The Democratic Republic of Congo and Rwanda continued to spar over the activities of the M23 rebels, threatening to shake the foundation of the East African Community.
On Friday, Rwanda reported shelling in Gasizi village in Kinigi Sector, Musanze District at around noon, pointing an accusing finger at the Armed Forces of the Democratic Republic of the Congo (FARDC).
News of the attack came as Rwanda battled allegations by FARDC that it had sent 500 Special Forces in disguise into Congolese territory. In response, Rwanda said it would not respond to such “baseless” accusations. FARDC alleged that the Rwandan special forces, clad in green and black uniform – which is different from their regular gear – had been deployed in the border area of Tshanzu, North Kivu Province.
Kigali, Kinshasa tension
Kenya and Uganda have now stepped in to seek a de-escalation of the tension, saying that further squabbling between Kinshasa and Kigali could ruin regional co-operation on security and trade.
“Among the issues discussed was the restoration of peace in the Democratic Republic of Congo,” said a dispatch from State House, after Gen Muhoozi met with Kenyan President Uhuru Kenyatta.
Senior officials in Nairobi told The EastAfrican that it was “no secret” that allowing the tensions in the Great Lakes to boil over would hamper efforts to end the conflict in eastern Congo.
An official said that eastern DRC, already scarred by decades of war and tension, “may likely be taken advantage of by parasitic elements”.
Kenya and Uganda are heavily invested in peace efforts in eastern DRC, where conflict has persisted for the past three decades.
Last month, Nairobi launched an initiative, endorsed by EAC member states, to persuade fighters there to choose dialogue with the government in exchange for amnesty and rehabilitation.
But the initiative is facing challenges after the M23, one of the militias invited for talks, relaunched attacks on the Congolese army. Kinshasa has accused Rwanda of supporting the M23. Kigali has rejected the accusations.
Observers say the challenge now is to get Kinshasa to negotiate with M23, whom it has labelled terrorists, and demanded they be excluded from the Nairobi peace process.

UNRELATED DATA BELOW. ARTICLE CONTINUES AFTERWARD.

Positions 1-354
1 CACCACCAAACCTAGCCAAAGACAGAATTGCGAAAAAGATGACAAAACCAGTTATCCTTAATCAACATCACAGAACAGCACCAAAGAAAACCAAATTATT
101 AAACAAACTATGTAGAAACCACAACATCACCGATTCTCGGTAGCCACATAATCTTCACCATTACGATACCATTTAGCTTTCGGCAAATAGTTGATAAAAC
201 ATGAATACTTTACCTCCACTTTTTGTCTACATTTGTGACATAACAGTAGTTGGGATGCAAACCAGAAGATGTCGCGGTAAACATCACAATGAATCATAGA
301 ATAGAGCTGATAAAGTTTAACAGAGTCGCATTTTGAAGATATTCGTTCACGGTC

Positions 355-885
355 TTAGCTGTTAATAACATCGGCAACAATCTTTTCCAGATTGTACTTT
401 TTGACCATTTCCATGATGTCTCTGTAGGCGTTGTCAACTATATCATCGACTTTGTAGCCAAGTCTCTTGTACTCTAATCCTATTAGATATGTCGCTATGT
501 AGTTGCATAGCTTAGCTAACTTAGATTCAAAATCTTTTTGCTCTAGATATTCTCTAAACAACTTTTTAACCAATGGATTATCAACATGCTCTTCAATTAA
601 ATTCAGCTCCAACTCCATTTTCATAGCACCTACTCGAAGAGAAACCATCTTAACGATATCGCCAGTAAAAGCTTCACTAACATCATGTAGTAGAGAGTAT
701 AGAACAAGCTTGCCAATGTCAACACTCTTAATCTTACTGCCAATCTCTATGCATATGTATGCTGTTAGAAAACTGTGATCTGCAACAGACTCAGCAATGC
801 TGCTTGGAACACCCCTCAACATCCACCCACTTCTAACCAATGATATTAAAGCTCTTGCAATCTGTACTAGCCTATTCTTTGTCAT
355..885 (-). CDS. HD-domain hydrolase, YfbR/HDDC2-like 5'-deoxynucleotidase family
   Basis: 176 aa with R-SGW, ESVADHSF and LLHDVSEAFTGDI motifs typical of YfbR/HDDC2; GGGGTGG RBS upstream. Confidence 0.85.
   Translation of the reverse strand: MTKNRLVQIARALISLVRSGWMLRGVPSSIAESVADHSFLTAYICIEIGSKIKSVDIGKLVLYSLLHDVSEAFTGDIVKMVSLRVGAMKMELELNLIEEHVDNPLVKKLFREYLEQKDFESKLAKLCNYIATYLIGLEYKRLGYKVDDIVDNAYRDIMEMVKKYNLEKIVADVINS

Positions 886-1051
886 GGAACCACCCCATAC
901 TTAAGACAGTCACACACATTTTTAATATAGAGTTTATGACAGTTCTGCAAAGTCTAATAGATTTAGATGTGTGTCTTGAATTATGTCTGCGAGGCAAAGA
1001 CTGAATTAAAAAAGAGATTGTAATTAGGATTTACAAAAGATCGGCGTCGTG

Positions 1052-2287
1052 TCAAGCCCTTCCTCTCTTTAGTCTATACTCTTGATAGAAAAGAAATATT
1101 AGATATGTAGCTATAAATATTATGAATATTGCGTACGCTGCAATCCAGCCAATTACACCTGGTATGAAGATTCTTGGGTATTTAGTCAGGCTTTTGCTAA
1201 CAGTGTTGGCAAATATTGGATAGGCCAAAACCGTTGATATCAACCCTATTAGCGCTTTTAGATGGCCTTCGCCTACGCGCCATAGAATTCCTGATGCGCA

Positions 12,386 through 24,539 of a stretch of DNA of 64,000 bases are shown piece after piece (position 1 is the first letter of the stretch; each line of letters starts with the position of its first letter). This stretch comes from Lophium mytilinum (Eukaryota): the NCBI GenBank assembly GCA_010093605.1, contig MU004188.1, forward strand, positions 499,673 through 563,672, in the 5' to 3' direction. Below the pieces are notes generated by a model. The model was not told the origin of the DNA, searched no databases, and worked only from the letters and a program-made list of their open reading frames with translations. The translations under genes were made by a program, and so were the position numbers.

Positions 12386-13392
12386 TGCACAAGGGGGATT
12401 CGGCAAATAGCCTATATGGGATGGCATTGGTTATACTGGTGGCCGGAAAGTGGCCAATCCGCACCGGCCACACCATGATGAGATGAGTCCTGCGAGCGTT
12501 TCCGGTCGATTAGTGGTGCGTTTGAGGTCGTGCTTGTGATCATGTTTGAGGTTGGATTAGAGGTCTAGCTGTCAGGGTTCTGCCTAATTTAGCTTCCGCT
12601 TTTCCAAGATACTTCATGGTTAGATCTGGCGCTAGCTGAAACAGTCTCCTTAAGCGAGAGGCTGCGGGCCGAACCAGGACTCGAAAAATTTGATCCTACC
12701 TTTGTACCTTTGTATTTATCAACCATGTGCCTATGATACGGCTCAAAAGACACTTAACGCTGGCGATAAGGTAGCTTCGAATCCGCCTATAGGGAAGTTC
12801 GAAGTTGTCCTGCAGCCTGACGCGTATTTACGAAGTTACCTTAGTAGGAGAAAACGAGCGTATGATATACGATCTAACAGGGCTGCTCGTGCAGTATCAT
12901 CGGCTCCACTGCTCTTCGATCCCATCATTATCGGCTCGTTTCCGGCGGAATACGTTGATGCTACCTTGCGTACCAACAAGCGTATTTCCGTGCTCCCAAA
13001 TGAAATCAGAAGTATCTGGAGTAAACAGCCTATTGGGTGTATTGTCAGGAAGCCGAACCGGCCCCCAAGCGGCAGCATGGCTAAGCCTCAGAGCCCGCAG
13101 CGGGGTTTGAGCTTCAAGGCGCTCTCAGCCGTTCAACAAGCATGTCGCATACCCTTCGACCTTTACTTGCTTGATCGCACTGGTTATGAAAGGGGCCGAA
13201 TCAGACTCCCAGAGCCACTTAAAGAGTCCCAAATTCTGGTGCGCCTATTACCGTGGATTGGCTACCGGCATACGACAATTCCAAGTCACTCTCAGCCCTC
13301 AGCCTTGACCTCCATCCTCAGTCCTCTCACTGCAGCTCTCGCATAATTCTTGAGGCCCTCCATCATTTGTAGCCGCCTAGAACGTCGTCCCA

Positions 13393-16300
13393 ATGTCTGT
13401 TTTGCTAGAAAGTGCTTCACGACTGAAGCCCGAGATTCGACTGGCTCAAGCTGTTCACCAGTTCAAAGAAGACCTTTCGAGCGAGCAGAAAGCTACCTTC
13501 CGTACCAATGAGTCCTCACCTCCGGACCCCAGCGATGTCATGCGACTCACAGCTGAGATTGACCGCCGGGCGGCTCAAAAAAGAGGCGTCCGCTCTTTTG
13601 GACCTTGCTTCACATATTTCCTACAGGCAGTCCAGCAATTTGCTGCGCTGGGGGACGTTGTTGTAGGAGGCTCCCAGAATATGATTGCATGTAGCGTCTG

Rwanda has not made its official stand known on the Nairobi initiative (President Kagame was not at the summit that launched the process) but it may support inclusive dialogue in which the so-called terrorists are also involved.
Meanwhile, Uganda is concerned that it could be drawn into the Rwanda-DRC tension, just months after ending its own impasse with Rwanda over accusations of supporting dissidents, which caused a three-year border closure. Sources say that President Museveni is keen not to rock the boat, hence the quiet efforts with President Kenyatta to seek solutions.
Asked about the efforts by President Museveni, Uganda People’s Defence Forces Spokesman Gen Felix Kulaigye said that he had not been briefed about Gen Muhoozi’s visit to Nairobi and his intentions.
The latest fighting started two weeks ago after the DRC accused Rwanda of supporting the M23 rebels who relaunched attacks on its army. The two countries have not spoken directly to each other since. They have instead communicated through mediators like President João Lourenço of Angola, who is the chairperson of the International Conference on the Great Lakes Region (ICGLR), and now officially the African Union mediator and Congo-Brazaville President Denis Sassou Nguesso.
President Nguesso said in Brazzaville on June 5: “We had discussed these issues at the Malabo summit within the framework of the African Union, in particular with the current chairperson of the AU chairing the ICGLR. Everything must be done to bring peace.”
At the meeting, DRC President Felix Tshisekedi said there was “no doubt” that Rwanda was backing the M23 rebellion.
"I hope that Rwanda has learnt this lesson, because, today, it's clear … Rwanda has supported the M23 to come and attack the DRC," President Tshisekedi said.
His comments came as Huang Xia, the UN Special Envoy for the Great Lakes region, was engaged in shuttle diplomacy with visits to Kigali, Goma and Nairobi.
“Let’s continue our efforts for peace. People in eastern DRC do not need a new war,” he said in a tweet posted on June 4.
Kigali has maintained that the M23 is an internal Congolese issue that should be resolved as such.
According to the UN, the recent upsurge of fighting in eastern DRC has displaced at least 75,000 people internally, and more than 11,000 had crossed the border into Uganda as of May 30.
Rwanda and Congolese officials have been trading barbs on Twitter. Congolese legislator Francine Muyumba and Rwandan diplomat Olivier Nduhungirehe, for instance, questioned whether the two Rwandan soldiers arrested by the Congolese military (FARDC) had in fact been kidnapped.
“They were on patrol at the border when they were kidnapped by FARDC, together with FDLR,” Mr Nduhungirehe said, referring to the acronym for former genocidaires now hiding in Congo. Ms Muyumba had accused Rwanda of not telling the “hard truth” on supporting M23, for which the diplomat had claimed that those who fled into Rwanda had been disarmed and returned to their country.